three disciplines: Statics, Dynamics

with Fins in the 50m pool, and

Dynamics No Fins in the 25m pool.

Photo by Kat Mager

18 Dive New Zealand | Dive Pacific

Winners in the men’s division

Photos by Ben Cook

Winners in the women’s division

next athlete, but about striving to do better yourself.

The deeper goal is to bring out one’s own best, and

hopefully set a new personal record, either as a top

performer or as a novice trying out a competition for

the first time in recreational grade.

Freediving is about mastering mental and emotional

challenges as well as pushing physical limits.

The better you understand yourself and your

body, the better your dives.

Competing together

Just as much, our sport is about sharing the

triumphs and the bad days within a tightknit

community. During the Pool Nationals

we helped each other reach our potential,

celebrated victories together, and gave advice

and hugs when things didn’t go so well. As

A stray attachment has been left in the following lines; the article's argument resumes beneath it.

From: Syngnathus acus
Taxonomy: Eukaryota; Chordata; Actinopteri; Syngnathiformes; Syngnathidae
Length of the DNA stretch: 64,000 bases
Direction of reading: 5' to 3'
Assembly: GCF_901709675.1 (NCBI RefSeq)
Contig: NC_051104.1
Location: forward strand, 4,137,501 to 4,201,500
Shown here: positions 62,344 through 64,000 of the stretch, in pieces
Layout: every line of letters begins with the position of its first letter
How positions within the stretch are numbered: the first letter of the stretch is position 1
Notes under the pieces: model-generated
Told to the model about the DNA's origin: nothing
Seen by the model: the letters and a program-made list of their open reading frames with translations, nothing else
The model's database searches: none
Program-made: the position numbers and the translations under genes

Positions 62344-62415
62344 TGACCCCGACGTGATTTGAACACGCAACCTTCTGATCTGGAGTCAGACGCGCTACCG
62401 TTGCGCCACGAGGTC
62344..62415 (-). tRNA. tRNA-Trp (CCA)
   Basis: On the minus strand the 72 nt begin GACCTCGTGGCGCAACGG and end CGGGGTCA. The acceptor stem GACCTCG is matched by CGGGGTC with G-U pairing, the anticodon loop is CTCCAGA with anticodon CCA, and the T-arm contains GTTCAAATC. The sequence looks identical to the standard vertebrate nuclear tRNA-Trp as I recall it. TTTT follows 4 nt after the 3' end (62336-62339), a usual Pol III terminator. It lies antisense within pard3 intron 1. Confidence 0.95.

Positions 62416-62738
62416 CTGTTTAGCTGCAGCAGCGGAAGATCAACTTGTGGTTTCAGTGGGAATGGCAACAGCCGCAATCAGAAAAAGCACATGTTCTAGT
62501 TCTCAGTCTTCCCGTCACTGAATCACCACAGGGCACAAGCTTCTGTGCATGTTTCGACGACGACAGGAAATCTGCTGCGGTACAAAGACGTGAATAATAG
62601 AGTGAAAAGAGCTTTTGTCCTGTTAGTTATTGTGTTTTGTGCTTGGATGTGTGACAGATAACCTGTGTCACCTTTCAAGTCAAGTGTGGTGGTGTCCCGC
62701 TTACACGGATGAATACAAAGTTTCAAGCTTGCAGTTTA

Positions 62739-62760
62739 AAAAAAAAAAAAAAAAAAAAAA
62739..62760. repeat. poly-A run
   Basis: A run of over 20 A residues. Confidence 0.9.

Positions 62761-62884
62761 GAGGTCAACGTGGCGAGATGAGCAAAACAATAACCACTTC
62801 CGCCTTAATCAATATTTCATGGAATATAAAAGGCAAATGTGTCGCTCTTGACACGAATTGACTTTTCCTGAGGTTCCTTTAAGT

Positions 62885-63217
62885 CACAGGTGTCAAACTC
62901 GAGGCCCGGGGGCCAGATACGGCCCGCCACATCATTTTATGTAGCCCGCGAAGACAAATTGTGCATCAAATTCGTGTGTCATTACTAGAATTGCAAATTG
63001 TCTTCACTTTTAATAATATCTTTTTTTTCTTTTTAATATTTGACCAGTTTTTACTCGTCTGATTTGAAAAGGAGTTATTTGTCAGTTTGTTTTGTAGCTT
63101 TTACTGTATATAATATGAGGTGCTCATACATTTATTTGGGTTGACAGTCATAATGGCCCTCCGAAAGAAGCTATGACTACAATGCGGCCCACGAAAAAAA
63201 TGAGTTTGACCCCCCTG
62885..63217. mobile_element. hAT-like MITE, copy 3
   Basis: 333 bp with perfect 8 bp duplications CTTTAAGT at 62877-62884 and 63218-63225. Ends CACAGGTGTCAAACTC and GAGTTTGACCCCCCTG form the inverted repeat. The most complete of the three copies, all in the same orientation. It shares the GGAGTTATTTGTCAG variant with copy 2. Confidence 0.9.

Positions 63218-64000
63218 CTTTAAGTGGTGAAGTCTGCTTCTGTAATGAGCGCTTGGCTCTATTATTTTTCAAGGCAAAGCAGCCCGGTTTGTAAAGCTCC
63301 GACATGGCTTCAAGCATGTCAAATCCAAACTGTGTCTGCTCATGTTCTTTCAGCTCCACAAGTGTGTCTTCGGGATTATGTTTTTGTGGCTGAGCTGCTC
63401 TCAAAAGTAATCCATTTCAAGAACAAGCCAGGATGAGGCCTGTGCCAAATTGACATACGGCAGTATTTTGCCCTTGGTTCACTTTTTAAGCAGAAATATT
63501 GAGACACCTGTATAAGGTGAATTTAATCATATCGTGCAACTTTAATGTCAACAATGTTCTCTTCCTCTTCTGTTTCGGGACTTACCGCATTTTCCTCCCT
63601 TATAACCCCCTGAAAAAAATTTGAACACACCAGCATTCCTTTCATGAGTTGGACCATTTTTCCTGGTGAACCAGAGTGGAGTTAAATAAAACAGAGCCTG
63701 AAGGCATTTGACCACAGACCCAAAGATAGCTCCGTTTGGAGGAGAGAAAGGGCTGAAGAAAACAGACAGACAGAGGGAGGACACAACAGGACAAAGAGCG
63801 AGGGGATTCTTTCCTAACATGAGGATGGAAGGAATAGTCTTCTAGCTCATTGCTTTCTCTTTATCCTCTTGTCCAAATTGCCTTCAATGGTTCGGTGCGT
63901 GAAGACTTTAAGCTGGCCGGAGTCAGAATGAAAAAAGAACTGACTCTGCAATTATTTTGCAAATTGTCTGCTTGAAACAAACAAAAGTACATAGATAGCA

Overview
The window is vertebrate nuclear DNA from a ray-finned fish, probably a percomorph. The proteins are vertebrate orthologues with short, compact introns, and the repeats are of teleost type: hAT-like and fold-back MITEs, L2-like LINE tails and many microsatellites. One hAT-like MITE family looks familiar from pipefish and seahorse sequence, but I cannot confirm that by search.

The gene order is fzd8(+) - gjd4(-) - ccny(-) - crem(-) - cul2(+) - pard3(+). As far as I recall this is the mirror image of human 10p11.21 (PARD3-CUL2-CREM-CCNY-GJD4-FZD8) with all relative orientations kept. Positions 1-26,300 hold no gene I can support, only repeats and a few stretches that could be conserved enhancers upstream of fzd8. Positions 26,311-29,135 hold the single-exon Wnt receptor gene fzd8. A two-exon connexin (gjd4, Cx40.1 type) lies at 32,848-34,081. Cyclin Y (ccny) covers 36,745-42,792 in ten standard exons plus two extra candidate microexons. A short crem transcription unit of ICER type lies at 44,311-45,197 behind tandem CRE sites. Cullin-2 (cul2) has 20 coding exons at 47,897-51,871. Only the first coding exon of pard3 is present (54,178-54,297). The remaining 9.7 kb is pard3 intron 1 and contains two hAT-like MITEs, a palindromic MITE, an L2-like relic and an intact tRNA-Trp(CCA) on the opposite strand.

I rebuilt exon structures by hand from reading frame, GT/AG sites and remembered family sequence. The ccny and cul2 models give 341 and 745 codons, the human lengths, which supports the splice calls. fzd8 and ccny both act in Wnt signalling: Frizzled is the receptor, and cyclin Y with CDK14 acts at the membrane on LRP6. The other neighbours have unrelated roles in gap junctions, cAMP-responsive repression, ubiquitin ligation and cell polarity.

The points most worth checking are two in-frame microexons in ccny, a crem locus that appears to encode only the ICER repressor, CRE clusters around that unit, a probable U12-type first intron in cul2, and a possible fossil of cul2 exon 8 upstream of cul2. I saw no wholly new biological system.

coaches and safety divers we kept each

other safe in the water, proving that trust is

definitely a big part of the sport of freediving.

course we love celebrating the longest dive times and

greatest distances! They’re inspiring and just plain


In addition to his 7:30 min in Statics, Guy Brew also did

a 223m dive with a monofin. And swam 128m without

fins in the underwater, which earned him first place

Photo by Ben Cook


Despite this unusual attitude towards competitions of

Amber Bourke doing a turn during her

Dynamics With Fins dive

and the title of National Champion (again). He was

flanked on the podium by Australian divers Matthew

Chew, second, and Benjamin Eckert, third.

In the women’s, Kathryn Nevatt regained the National

Champion trophy with a Statics dive of 6:42min, a

stunning 192m in Dynamics With Fins, and 150m in

Dynamics No Fins. Amber Bourke from Australia came

second, and I managed to sneak third.

Thanks everyone who helped out with this successful